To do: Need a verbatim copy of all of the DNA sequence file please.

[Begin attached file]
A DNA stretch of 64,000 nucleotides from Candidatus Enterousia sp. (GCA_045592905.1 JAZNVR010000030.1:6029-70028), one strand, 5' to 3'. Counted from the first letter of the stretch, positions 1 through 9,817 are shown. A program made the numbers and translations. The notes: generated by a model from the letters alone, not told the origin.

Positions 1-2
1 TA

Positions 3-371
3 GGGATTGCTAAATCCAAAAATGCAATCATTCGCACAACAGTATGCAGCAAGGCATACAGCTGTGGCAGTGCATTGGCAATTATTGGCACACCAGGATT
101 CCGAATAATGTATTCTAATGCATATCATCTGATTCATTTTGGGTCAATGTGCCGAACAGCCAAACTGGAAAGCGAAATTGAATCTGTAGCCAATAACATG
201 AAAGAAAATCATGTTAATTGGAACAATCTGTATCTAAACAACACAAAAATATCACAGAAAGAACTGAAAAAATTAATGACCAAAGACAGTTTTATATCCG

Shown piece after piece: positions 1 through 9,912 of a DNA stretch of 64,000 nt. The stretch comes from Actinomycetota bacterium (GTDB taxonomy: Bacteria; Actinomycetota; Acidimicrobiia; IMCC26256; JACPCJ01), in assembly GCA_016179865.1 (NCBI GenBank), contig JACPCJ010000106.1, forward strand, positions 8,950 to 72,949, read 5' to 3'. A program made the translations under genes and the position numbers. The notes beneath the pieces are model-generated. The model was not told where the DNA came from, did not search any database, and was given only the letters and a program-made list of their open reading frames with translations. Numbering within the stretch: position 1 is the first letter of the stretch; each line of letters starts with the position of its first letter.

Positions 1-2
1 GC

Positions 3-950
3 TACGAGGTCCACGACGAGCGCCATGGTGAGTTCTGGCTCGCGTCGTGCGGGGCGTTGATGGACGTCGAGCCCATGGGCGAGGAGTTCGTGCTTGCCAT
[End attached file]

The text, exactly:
A DNA stretch of 64,000 nucleotides from Candidatus Enterousia sp. (GCA_045592905.1 JAZNVR010000030.1:6029-70028), one strand, 5' to 3'. Counted from the first letter of the stretch, positions 1 through 9,817 are shown. A program made the numbers and translations. The notes: generated by a model from the letters alone, not told the origin.

Positions 1-2
1 TA

Positions 3-371
3 GGGATTGCTAAATCCAAAAATGCAATCATTCGCACAACAGTATGCAGCAAGGCATACAGCTGTGGCAGTGCATTGGCAATTATTGGCACACCAGGATT
101 CCGAATAATGTATTCTAATGCATATCATCTGATTCATTTTGGGTCAATGTGCCGAACAGCCAAACTGGAAAGCGAAATTGAATCTGTAGCCAATAACATG
201 AAAGAAAATCATGTTAATTGGAACAATCTGTATCTAAACAACACAAAAATATCACAGAAAGAACTGAAAAAATTAATGACCAAAGACAGTTTTATATCCG

Shown piece after piece: positions 1 through 9,912 of a DNA stretch of 64,000 nt. The stretch comes from Actinomycetota bacterium (GTDB taxonomy: Bacteria; Actinomycetota; Acidimicrobiia; IMCC26256; JACPCJ01), in assembly GCA_016179865.1 (NCBI GenBank), contig JACPCJ010000106.1, forward strand, positions 8,950 to 72,949, read 5' to 3'. A program made the translations under genes and the position numbers. The notes beneath the pieces are model-generated. The model was not told where the DNA came from, did not search any database, and was given only the letters and a program-made list of their open reading frames with translations. Numbering within the stretch: position 1 is the first letter of the stretch; each line of letters starts with the position of its first letter.

Positions 1-2
1 GC

Positions 3-950
3 TACGAGGTCCACGACGAGCGCCATGGTGAGTTCTGGCTCGCGTCGTGCGGGGCGTTGATGGACGTCGAGCCCATGGGCGAGGAGTTCGTGCTTGCCAT